The truth found so often is that it’s never black and white, and everybody is torn between at least a couple of somethings in their life. Nail in the Coffin keeps that at its core, and you’re never not invested in Ian and moved by his relationship with both things that he loves.

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There’s a moment right near the end of the film where Ian is having dinner with his daughter. He says, “I love the fans, and I love my industry. But I don’t love being Vampiro at all. I don’t want to be this guy anymore. I don’t want it. But I’ll continue to go until I just can’t.” It’s one of those moments where you absolutely believe him, and you know he means it. He’ll go back; he’s powerless to resist. We all have something calling our name, and his name is Vampiro whether he likes it or not. And his daughter totally gets it and handles it real cool. It’s a great moment that’s universal with not a care for genre or for machismo.

Nail in the Coffin is full of moments like that to go with the wrestling history and all the scenes of backstage life. It’s a missed opportunity on the Jeff Jarrett backstage fight; I wanted more of the answers on that one. I’m not going to hold it against them, however, as the respect for the business on display combined with the love of the horror aesthetic (and a new appreciation of the Vampiro character for me personally) pulled me in. It’s the movie’s bold and honest heart that carries it, though. I’ll let you in on a little secret, too (just in case pro wrestling isn’t a language you’re familiar with): Nail in the Coffin: The Fall and Rise of Vampiro has more heart and truth in it than Darren Aronofsky’s The Wrestler.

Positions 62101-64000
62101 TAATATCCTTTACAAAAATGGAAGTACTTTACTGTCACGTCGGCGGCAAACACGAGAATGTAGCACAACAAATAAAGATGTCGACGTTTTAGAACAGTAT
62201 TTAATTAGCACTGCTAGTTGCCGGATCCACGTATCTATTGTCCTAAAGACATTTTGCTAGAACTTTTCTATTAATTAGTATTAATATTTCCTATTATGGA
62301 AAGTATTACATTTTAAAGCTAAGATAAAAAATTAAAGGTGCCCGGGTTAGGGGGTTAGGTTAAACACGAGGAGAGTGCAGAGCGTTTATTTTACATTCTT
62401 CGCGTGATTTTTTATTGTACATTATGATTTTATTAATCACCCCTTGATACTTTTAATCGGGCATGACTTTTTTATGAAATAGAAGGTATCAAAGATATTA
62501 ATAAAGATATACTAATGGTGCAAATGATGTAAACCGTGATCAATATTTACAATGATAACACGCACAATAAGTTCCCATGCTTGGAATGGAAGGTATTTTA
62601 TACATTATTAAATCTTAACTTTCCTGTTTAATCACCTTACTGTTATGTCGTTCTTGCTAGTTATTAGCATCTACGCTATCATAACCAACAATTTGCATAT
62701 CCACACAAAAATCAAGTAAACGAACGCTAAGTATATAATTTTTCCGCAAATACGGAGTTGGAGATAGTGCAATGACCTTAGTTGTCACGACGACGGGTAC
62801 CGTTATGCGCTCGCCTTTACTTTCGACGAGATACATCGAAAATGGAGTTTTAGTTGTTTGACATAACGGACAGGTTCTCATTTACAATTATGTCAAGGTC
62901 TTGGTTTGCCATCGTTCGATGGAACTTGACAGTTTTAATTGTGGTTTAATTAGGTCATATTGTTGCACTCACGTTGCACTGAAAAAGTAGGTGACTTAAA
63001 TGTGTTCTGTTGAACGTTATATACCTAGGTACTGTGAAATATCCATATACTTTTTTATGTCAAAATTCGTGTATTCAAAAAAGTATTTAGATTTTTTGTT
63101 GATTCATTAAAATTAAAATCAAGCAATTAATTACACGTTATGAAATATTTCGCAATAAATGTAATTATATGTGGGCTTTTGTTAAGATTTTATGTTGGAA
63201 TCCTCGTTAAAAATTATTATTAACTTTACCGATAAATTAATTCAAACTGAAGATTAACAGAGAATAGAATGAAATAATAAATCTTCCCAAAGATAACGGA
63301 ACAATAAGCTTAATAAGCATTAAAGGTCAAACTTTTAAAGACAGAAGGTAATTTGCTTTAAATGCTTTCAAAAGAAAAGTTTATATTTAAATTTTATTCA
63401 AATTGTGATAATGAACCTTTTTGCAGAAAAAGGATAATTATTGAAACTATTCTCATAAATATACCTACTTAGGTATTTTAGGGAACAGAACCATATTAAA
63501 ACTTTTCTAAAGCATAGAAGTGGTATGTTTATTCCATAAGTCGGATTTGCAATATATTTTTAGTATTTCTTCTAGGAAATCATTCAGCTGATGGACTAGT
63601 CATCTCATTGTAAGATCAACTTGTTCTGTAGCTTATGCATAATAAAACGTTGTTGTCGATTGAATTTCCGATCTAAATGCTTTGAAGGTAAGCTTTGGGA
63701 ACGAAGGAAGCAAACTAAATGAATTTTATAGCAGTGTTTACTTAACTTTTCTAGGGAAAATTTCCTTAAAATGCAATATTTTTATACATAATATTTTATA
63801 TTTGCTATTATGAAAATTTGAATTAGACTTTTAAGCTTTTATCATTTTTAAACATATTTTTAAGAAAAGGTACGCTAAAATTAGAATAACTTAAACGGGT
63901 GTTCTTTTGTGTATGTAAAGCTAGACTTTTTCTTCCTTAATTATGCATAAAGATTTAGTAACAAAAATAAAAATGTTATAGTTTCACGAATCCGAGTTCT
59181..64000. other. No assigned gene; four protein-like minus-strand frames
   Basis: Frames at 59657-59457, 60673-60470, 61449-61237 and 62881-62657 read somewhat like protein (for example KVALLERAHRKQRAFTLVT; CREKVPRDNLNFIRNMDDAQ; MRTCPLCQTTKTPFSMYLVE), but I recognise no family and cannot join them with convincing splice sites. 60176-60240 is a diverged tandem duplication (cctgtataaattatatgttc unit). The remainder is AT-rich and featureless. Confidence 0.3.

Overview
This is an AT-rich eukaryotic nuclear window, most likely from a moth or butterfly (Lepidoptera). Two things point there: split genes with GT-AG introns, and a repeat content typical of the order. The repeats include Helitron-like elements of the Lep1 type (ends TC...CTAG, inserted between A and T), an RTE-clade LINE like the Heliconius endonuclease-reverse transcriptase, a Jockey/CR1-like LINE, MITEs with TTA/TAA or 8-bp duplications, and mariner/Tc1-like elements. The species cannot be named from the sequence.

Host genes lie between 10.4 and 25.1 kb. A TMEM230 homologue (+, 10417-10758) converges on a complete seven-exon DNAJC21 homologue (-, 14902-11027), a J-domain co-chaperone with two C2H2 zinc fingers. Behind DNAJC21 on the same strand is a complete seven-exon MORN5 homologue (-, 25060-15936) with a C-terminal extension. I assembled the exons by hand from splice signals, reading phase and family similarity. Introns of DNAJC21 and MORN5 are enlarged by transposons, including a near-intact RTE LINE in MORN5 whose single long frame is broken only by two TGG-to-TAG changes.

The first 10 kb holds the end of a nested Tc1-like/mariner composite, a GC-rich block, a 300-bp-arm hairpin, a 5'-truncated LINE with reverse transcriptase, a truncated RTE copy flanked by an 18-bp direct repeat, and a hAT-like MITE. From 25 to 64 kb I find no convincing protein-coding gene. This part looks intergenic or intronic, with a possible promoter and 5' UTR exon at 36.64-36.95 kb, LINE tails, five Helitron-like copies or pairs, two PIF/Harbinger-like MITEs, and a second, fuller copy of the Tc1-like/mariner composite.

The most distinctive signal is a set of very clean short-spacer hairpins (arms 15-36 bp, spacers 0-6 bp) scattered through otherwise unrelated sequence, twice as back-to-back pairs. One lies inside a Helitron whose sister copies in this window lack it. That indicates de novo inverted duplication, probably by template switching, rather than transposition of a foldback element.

What? I’m not calling anybody out. I’m just calling ‘em like I see ‘em.

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Movie: 5 Star Rating Cover

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Stuart D. Monroe
Staff Reviewer
Stuart D. Monroe is a man of many faces – father, husband, movie reviewer, published author of short horror, unsuccessful screenwriter (for now), rabid Clemson Tiger, Southern gentleman, and one hell of a model American who goes by the handle "Big Daddy Stu" or "Sir". He's also highly disturbed and wears that fact like a badge of honor. He is a lover of all things horror with a particular taste for the fare of the Italians and the British. He sometimes gets aroused watching the hardcore stuff, but doesn't bother worrying about whether he was a serial killer in a past life as worrying is for the weak. He was raised in the video stores of the '80s and '90s. The movie theater is his cathedral. He worships H.P. Lovecraft, Stephen King, and Clive Barker. When he writes, he listens obsessively to either classical music or the works of Goblin to stimulate the neural pathways. His favorite movie is Dawn of the Dead. His favorite book is IT. His favorite TV show is LOST.